Wil-Wheaton

 

Anyway, in the book, the character Mitch Rapp is apparently in perfect physical health and condition, is on a personal mission to get back at the painfully obvious “bad guys”, and Oh No! His one minor flaw is he has never shot a gun! But no big deal guys, within a day or so he could shoot the wings off a fly 500 yards award. LOLZ!

But back to my main point, the physical prowess. I admit I put the book down, but he apparently pulls off flying arm bars whenever he damn well pleases after training a year at a BJJ academy (which they call a dojo. Sigh.) and beating the hell out of everyone he rolled against. Another character in the book come up with some BS answer that he is was a super lacrosse player which contributes to his superhuman athletic prowess and impossible combat skills. Including practically becoming a BJJ black belt in about a year. And that’s when I became “that guy”, folks. I  became the practitioner of the sport they referenced in a book and (nearly) got offended. I think I would have been more offended if the physical attributes of this character hadn’t been so exaggerated.

I know this guy is successful. I get it: Vince Flynn’s doing what he loves, he’s made a product that people love and I wish him nothing but the best. Even if Glenn Beck is endorsing the book on the jacket, which would normally make me run for the hills. However, this is just absurd. I am pretty sure the writer saw an MMA fight, asked what the ground fighting was, got his answer and thought it was a great plot characteristic. Again, I am fully admitting that I have become that guy. I just can’t get past the thought that as a jiu jitsu practitioner he would still have to take years to hone the muscle memory needed for the sport, martial art, however the hell you want to use the skills. I am not saying white belts aren’t capable of executing flying armbars. I’m just saying it takes tons of time and practice to not only execute something like that, but to see the opportunity for it, to understand to get a feel for what feels like a good position and what is a poor one, how high you need to jump, how soon you need to throw your leg over the head, and everything else that’s entailed.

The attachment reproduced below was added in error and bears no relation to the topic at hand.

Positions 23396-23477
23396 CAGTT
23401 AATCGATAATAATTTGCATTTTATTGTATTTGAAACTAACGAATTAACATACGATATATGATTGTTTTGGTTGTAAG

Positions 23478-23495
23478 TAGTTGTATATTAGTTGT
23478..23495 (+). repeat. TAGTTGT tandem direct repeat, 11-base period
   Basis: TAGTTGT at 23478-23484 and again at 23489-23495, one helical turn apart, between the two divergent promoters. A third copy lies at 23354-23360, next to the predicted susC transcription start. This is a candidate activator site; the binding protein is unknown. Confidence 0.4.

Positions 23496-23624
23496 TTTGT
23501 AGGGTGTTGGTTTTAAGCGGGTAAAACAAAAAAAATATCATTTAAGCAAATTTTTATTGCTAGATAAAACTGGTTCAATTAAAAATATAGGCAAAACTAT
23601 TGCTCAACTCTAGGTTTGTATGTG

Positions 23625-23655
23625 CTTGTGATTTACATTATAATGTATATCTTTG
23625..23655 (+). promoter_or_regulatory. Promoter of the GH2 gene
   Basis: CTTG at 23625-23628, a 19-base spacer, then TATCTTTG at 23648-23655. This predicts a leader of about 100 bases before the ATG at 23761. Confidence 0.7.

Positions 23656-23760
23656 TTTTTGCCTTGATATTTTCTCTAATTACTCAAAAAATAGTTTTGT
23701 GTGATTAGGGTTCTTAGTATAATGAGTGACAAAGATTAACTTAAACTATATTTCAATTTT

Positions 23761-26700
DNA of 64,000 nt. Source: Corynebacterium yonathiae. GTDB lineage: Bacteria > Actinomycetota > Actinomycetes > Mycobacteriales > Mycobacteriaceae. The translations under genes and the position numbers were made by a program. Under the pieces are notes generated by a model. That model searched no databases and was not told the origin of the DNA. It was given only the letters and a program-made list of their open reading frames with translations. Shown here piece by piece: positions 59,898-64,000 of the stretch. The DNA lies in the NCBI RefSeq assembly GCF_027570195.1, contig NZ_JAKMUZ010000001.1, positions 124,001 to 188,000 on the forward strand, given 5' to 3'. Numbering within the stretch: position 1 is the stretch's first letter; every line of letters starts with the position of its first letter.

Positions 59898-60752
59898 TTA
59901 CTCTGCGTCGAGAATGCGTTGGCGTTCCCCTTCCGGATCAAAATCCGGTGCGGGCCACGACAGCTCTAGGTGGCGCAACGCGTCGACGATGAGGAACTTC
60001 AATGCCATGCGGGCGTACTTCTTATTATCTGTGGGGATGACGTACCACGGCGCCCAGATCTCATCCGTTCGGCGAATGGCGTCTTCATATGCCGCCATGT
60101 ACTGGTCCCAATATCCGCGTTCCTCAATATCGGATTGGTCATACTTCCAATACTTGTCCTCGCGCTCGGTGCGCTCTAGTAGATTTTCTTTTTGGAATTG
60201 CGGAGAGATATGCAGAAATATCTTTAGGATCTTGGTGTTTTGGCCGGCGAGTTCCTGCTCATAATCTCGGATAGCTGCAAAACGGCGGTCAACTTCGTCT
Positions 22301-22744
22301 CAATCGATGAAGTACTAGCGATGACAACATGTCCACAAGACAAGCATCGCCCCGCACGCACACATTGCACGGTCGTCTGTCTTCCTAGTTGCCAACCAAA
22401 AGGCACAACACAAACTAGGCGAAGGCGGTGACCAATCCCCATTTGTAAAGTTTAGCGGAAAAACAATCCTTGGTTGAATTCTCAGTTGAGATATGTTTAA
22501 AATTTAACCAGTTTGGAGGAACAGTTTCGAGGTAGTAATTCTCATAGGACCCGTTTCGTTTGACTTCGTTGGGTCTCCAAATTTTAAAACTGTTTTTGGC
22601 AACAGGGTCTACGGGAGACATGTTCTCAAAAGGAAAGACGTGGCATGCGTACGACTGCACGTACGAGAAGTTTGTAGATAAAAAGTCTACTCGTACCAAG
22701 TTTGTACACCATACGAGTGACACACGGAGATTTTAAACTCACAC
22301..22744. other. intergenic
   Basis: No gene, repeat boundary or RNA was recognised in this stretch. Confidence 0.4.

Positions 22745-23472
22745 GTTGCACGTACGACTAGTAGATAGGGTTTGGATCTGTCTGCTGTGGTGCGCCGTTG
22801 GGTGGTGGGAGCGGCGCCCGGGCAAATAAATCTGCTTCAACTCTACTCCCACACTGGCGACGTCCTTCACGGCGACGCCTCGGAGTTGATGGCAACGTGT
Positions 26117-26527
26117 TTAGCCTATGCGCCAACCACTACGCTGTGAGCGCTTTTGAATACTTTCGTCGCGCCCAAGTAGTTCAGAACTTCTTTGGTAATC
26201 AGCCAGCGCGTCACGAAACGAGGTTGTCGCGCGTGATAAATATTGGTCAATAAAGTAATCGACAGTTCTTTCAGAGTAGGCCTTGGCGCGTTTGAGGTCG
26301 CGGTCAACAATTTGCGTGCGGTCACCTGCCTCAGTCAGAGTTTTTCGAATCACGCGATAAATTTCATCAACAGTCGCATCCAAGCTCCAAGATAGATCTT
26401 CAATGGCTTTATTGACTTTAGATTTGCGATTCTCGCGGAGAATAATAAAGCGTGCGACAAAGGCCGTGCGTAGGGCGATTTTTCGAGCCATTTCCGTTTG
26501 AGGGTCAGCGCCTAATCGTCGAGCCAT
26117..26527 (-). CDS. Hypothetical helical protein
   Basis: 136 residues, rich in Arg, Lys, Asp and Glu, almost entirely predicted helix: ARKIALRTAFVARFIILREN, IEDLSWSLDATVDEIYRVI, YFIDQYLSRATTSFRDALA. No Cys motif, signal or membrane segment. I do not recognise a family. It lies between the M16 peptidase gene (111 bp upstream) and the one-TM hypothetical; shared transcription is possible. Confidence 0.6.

I read a lot, and it just annoyed me. It annoyed me enough that I had to put the book down. Actually that’s a lie: I put the book down when the antagonists basically embodied the caricature of what the Republican party no doubt thinks of when the word “Muslim” or “Islam” is mentioned. To me a good antagonist is one that you don’t agree with, but you can understand their motivations. And good protagonists are ones that develop through a plot: they are beaten down, they are mere mortals like the rest of us, but they have the courage and fortitude to struggle on to achieve what seems to be damn near impossible.

Ok, I’m done.

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Saulo Ribeiro Seminar, Tonight!

JohnandSaulo

 

Saulo will be holding a seminar this evening at our academy.

Hooray! If I can, I will try to take photos. Otherwise, I’ll let you know how it goes!

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Finding a Balance: Heavenly Footlock Fundraiser Results!

I’m seeing a lot of the dark side of the jiu jitsu community happen on the internet, not going to lie, it’s a little disheartening. So in an effort to focus on the good in the jiu jitsu community, I’m focusing on the super awesome fundraiser efforts of BJJHQ and Meerkatsu, who raised over $9,000 total through the sale of the Heavenly Footlock t-shirt. Which looks totally kickass BTW. Great job guys!

Forgot to get a t-shirt but still would like to do something? Meerkatsu is also pledging to grapple for 6 hours at a 24 hr grappling marathon, the same one slideyfoot is doing, to raise funds for Rape Crisis in the UK. So I urge anyone and everyone who may have just a little extra cash to throw some their way for a great cause.